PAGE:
Postpartum depression is a common condition that impacts many new birth parents. It’s a complex mix of physical, emotional and behavioral changes that can happen after childbirth, causing you to feel depressed. You might also hear the phrase “baby blues” used to explain a shift in some people’s emotions after birth. Feelings of sadness, anxiety, hopelessness, guilt and fatigue can all be a part of postpartum depression.

If you experience any of the following feelings or thoughts, reach out to your healthcare provider right away:

  • A depressed mood for most of the day, every day for two weeks.
  • Difficulty doing typical tasks around the house for your own self-care or for your baby.
  • Thoughts of harming yourself or your baby. This includes thoughts of suicide.
  • Thoughts of hopelessness, anxiety, guilt, panic or worthlessness.

It’s important to talk to others if you experience changes to your emotions after delivery. Reaching out to friends, family or your healthcare provider can be difficult sometimes, but you’ll often find these people want to help you.

How do I keep myself physically healthy after delivery?

Your medical care doesn’t stop as soon as you have your baby. You will still need to schedule appointments with your healthcare provider and take steps to make sure you’re recovering well. One week after delivery, you should schedule an appointment with your obstetric provider for a follow-up visit. This is generally scheduled to take place within four to six weeks after delivery. In some cases, this appointment might be scheduled a little earlier, such as two weeks after delivery.

You should also do your perineal care, as advised by your healthcare provider. You will be given detailed instructions on your perineal care after you’ve given birth. Typically, you’ll keep following these instructions until your follow-up appointment.

Other things to remember as a part of your after-delivery care include:

  • Wait to have intercourse until after your first check-up appointment. Your body needs time to heal after giving birth and waiting a few weeks to have sex is a part of that healing process. Your provider will tell you that it’s OK to have sex again when your perineum has healed (or the abdominal scar from your C-section has healed), and when your postpartum bleeding and discharge is minimal.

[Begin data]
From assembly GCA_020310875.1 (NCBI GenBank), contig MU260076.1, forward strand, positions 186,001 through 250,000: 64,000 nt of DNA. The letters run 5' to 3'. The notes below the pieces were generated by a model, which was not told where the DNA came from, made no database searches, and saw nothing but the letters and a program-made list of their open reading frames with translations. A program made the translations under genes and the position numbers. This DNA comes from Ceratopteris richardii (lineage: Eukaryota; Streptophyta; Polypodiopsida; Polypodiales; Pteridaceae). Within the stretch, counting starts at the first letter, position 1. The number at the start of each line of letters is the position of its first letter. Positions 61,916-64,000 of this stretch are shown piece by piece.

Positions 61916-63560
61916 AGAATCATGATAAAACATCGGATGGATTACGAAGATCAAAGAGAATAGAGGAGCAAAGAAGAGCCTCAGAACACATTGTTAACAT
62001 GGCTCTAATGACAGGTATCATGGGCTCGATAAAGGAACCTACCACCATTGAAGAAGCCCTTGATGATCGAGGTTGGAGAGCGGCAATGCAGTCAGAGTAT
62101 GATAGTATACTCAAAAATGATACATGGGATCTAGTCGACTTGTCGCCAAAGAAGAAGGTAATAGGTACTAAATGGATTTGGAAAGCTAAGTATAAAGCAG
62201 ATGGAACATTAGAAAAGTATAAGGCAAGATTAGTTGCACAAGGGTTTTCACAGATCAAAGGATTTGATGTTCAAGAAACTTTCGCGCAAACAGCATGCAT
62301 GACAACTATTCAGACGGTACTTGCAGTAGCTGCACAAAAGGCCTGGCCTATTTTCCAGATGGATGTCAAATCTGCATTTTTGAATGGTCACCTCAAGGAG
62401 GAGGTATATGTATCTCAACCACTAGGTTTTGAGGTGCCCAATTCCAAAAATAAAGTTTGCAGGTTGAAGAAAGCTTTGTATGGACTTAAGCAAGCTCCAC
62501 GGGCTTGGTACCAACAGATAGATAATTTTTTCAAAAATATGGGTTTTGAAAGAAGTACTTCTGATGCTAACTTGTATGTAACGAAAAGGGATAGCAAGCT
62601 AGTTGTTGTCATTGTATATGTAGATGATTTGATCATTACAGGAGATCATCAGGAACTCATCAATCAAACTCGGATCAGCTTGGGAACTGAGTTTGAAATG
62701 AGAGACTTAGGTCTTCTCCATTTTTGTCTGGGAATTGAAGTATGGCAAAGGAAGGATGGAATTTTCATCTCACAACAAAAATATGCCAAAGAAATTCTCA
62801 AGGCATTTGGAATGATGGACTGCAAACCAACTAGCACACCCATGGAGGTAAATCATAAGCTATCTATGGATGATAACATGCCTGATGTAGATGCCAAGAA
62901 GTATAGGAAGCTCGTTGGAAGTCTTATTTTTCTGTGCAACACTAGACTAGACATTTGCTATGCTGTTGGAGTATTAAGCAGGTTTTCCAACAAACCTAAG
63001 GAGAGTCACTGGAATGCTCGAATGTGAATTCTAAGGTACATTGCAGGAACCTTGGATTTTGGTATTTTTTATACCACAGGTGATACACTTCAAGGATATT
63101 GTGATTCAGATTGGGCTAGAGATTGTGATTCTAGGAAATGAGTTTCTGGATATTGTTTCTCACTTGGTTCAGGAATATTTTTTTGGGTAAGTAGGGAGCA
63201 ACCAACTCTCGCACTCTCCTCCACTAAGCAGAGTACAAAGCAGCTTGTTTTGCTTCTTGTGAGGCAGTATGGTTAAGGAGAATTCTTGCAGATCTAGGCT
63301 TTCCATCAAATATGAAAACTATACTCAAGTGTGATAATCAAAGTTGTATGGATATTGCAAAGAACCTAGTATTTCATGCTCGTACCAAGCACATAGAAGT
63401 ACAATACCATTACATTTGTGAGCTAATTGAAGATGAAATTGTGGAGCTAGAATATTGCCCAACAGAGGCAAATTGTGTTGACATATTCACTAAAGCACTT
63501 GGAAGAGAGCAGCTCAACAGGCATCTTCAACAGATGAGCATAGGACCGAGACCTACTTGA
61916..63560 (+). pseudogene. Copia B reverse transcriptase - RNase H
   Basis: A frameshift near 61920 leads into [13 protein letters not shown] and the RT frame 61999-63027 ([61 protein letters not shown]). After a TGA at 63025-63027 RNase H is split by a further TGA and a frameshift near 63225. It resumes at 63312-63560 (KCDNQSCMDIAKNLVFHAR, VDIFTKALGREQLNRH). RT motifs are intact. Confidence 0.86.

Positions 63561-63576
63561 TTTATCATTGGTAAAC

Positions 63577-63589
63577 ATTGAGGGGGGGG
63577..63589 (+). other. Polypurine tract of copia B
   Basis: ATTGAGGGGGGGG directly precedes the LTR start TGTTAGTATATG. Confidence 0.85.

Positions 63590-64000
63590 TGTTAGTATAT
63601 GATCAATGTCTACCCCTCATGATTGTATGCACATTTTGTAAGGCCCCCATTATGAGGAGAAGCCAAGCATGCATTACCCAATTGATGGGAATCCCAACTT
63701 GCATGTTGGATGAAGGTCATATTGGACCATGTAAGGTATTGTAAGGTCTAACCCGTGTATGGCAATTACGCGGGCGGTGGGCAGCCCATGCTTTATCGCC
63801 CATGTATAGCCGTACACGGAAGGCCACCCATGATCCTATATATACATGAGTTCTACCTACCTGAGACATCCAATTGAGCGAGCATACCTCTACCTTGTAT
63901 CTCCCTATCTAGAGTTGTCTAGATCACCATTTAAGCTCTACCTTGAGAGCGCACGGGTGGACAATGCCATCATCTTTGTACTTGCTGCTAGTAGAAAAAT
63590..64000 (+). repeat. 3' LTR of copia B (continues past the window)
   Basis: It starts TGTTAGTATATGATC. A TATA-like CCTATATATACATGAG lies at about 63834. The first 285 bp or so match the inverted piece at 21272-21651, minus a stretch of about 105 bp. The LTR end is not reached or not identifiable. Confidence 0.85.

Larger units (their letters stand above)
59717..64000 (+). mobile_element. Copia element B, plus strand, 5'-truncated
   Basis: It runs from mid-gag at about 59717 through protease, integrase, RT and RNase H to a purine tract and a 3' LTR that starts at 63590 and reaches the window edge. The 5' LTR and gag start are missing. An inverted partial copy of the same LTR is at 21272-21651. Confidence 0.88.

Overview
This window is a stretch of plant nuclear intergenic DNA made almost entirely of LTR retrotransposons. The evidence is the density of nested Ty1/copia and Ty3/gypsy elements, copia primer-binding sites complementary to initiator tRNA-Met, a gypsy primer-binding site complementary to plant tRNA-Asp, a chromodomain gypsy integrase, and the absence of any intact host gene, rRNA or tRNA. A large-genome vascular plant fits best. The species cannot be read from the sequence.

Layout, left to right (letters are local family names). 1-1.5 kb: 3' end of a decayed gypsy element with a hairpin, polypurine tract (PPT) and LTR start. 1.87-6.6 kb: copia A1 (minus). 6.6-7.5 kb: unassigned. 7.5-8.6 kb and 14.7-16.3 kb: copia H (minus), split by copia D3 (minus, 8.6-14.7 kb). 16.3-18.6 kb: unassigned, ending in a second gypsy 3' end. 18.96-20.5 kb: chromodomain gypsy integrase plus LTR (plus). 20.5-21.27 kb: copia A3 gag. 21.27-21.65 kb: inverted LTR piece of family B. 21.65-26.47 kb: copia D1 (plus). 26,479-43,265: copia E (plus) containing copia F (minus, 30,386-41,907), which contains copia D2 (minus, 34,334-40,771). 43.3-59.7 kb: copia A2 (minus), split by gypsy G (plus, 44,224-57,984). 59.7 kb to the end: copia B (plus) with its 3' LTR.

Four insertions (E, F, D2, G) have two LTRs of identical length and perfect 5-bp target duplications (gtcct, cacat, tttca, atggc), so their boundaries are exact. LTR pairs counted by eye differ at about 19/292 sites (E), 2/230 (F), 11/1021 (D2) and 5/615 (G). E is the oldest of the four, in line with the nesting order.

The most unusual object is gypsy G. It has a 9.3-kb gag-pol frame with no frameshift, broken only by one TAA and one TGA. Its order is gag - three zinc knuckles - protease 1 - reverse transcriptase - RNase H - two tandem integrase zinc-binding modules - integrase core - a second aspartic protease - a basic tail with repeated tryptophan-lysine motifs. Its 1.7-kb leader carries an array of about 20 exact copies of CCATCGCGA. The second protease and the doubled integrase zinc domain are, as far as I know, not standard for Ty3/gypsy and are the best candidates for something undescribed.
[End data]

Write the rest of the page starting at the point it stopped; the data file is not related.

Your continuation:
• Discussing birth control. It might seem strange to think that you could get pregnant again soon after birth, particularly if your period hasn’t returned yet. But you absolutely can. Often, your provider will talk to you about birth control options before your baby is even born. If you haven’t already, discuss it with your provider during your first check-up appointment. Even though you might not menstruate while breastfeeding, you can still get pregnant.
  • Not douching or using tampons in the first few weeks after birth. You shouldn’t insert a tampon or douche in the first four to six weeks after delivery. Using pads to catch blood or discharge is the safest method.
  • Continue taking your prenatal vitamins every day. If you run out of prenatal vitamins, you can take a multivitamin containing iron.
  • Eat healthy meals. It’s a good idea to eat plenty of healthy foods in the weeks after delivery. A healthy diet will help you recover. It’s also recommended that you avoid alcohol and caffeine during this time.
  • Drink eight large glasses of fluid each day. Water, juice and milk are all good choices when you’re trying to accomplish this goal.
  • Take a walk. It’s good to take a break from the house and get a little exercise. Walking is a gentle way to start exercising again after delivery. Talk to your healthcare provider about when you can safely start a new exercise program and how much activity you can do at a time.
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Last reviewed by a Cleveland Clinic medical professional on 02/09/2022.